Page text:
In the end, led by Bismarck and Prussia, Austria was expelled. The German state was formed. Bismarck saw this as more coherent (protestant, Germanophone, industrial, Northern, easier governance, and without the malign influences of Rome and the Latin world.

We are told constantly how much of an advantage it would be to Europe to have the UK as a member.

Strategically it would be like the expansion to Eastern Europe, locking in our values in the UK and stopping it coming under the sway of China or Russia.

But would it also bring with it tensions - a largeish state with a non-European focus, with a transactional relationship, with a history of disruption of blocking integration - which might ultimately lead to Europe becoming ungovernable?

That is ultimately the decision for Europe about UK accession (and other states). Does it benefit us? Or can we do without it?

If not, then there is the EEA siding maybe available?

If yes, then show the commitment to Europe and our values, the four freedoms, the euro and Schengen.


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Jun 29
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or very specific - Maltese exemption on out-of-season hunting of certain migratory birds for cultural reasons.

The UK will have to make its case.

There will be full and fair payments to the budget. There will not be an opt-out from FoM, Schengen, home affairs or the euro.

It seems that the UK pro-European movement is not taking that into account as yet. That commitment would need to be made at the start and won at the referendum.


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Books have been written on the #exceptionalism inherent in British/English culture by the likes of Jeremy Paxman and Fintan O'Toole.

In one sense, it was just a cute trait of a former power. Until Brexit, when it became destructive to Britain's foreign relations and itself

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Think of the US or France as the cradles of liberty and democracy, China or Greece as heirs to an ancient culture, or CH with its unique politics and democracy.

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Jun 12
I don't see why this is a shock to UK pols or reporters: it is perfectly clear in the treaty text.


For the next UK government to push Europe into talks, the offer would need to be fairly imaginative and substantial.

The probable next UK gov seems to be ruling out imaginative and substantial.


The only other way that this might come about is if Europe feels that the TCA is not working to its benefit. At the moment Europe is very happy with the TCA and MSs are reaping an investment and balance of trade windfall.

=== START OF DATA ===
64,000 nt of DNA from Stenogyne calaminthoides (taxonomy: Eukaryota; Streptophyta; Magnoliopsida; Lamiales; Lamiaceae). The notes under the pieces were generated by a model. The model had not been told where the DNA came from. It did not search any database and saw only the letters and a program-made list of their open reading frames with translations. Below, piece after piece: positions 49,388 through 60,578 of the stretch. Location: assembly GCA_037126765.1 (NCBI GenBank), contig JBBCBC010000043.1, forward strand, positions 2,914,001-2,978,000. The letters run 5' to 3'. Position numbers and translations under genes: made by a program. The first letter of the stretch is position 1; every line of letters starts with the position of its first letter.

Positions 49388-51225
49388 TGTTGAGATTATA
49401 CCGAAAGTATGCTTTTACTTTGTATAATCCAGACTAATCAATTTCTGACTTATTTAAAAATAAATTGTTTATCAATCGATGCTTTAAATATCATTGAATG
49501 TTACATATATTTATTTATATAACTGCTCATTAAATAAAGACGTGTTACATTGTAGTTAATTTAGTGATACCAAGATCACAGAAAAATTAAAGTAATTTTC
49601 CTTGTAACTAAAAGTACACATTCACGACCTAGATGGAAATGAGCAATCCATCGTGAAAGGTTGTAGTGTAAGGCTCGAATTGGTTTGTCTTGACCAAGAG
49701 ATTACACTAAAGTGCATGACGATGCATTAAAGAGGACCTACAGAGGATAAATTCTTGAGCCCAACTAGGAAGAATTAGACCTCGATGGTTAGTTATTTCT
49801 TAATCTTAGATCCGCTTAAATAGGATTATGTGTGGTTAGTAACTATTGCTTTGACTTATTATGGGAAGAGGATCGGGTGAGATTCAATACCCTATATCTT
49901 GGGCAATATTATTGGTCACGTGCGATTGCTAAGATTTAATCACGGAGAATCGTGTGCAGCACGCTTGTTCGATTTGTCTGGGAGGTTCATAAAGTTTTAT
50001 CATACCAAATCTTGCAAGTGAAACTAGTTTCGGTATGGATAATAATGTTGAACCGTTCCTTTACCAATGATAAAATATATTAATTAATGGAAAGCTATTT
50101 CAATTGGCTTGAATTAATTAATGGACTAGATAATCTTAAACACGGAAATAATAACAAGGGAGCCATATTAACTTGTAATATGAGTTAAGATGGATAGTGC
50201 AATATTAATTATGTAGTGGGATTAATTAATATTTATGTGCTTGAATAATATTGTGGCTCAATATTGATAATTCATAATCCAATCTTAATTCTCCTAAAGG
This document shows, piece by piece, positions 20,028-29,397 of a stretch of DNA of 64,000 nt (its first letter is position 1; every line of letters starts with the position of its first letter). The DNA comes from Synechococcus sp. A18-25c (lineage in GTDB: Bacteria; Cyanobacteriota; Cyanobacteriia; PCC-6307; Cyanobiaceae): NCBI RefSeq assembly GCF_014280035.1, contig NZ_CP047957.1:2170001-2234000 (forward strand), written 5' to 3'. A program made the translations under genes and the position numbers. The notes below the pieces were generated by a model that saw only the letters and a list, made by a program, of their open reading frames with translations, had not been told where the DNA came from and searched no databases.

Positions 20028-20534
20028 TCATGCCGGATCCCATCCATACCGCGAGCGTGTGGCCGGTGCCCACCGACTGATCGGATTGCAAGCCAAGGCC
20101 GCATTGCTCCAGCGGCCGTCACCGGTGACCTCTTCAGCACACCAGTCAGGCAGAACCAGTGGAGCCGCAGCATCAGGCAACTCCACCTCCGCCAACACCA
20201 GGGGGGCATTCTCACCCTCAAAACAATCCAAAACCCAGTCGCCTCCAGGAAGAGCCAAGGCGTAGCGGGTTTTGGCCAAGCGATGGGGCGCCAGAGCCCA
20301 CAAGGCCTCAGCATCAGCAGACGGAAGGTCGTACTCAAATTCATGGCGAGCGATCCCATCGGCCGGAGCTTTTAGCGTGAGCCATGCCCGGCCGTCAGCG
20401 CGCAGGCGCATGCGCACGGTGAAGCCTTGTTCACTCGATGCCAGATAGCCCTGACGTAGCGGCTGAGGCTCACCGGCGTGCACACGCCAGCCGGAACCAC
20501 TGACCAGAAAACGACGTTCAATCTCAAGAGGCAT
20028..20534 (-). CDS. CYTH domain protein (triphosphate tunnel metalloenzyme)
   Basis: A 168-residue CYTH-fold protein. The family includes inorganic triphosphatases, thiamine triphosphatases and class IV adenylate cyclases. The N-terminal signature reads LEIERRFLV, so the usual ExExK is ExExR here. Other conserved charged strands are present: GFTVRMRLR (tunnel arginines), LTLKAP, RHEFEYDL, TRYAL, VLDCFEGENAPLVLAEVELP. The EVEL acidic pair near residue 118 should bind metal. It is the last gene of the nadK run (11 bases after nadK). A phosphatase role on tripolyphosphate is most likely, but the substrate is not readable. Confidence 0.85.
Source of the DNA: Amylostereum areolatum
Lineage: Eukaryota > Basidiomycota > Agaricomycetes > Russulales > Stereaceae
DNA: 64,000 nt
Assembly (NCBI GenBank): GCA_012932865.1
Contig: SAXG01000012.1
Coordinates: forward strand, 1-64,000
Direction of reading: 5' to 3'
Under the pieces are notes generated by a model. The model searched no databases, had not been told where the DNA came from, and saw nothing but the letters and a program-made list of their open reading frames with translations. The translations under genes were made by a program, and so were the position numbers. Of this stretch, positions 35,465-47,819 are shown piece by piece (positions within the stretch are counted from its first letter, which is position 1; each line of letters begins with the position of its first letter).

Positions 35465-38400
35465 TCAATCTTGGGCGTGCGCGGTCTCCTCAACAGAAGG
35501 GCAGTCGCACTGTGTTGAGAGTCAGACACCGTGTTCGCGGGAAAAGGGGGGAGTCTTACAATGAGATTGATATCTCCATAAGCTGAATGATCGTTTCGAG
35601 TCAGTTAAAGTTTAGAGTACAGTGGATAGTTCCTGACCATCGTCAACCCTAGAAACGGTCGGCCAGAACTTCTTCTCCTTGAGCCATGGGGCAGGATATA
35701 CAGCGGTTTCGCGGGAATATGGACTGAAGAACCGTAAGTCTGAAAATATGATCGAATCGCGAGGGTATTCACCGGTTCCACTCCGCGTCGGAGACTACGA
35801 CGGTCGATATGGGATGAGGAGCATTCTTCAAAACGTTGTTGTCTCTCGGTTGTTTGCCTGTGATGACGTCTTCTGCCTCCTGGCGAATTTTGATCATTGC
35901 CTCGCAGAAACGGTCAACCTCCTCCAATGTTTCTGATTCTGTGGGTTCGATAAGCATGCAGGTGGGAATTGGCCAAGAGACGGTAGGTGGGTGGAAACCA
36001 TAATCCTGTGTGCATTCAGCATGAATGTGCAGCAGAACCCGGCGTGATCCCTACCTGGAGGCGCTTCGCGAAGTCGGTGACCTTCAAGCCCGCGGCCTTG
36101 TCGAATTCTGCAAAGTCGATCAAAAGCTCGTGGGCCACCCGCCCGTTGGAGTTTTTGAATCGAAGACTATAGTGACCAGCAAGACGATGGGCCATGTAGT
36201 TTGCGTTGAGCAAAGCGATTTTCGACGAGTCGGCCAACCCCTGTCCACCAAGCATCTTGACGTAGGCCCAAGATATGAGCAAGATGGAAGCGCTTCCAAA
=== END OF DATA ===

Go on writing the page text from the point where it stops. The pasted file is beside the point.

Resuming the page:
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You can sense the growing frustration among pro-European Labour or Labour adjacent Britons at the moment.

Starmer is so focussed on the election that he is forgetting about government afterwards.


As a result, by "by not grasping the [Brexit nettle] nettle and making a big election issue of the catastrophe of Conservative Brexit, [Labour] are inhibiting their chances of achieving the 'sustained growth'".

Without the sustained growth, even narrow, and the revenue isn't there to make transformative change.

And broader regional and productivity growth could make the whole task much easier.

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Jun 11
Thinking about this, and I think Fabrizio is right. Even in mixed systems - where code and common-law exist side by side in certain physical jurisdictions or certain international tribunals - precedents tend to take precedence.

However, there is something quite unique in the UK when compared with its neighbours. The idea of a "precedent" as being licence is not just confined to the courts; it is part if the wider political and parliamentary system.

Effectively, in a system like the UK with no ducument that the rest of the world would understand as a constitution, the system relies on asking, "Have we done this before?"

Obviously, with all changes, somebody must have done it that way first.

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Jun 10
Good article from @chrisgreybrexit, as usual.

Some brief thoughts.


This is true, and this needs to be reiterated. You can't set foot in the same river twice. Trust will have to be restored. And that will be hard.

SM membership and particular European accession are far closer relations than between other sovereign states.

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That said, something has to be done urgently from a UK standpoint.

The pitch also has to be rolled for any change to stick.

And most of all, Starmer had an opportunity to end the Europhobic discourse in UK, but chose to continue it.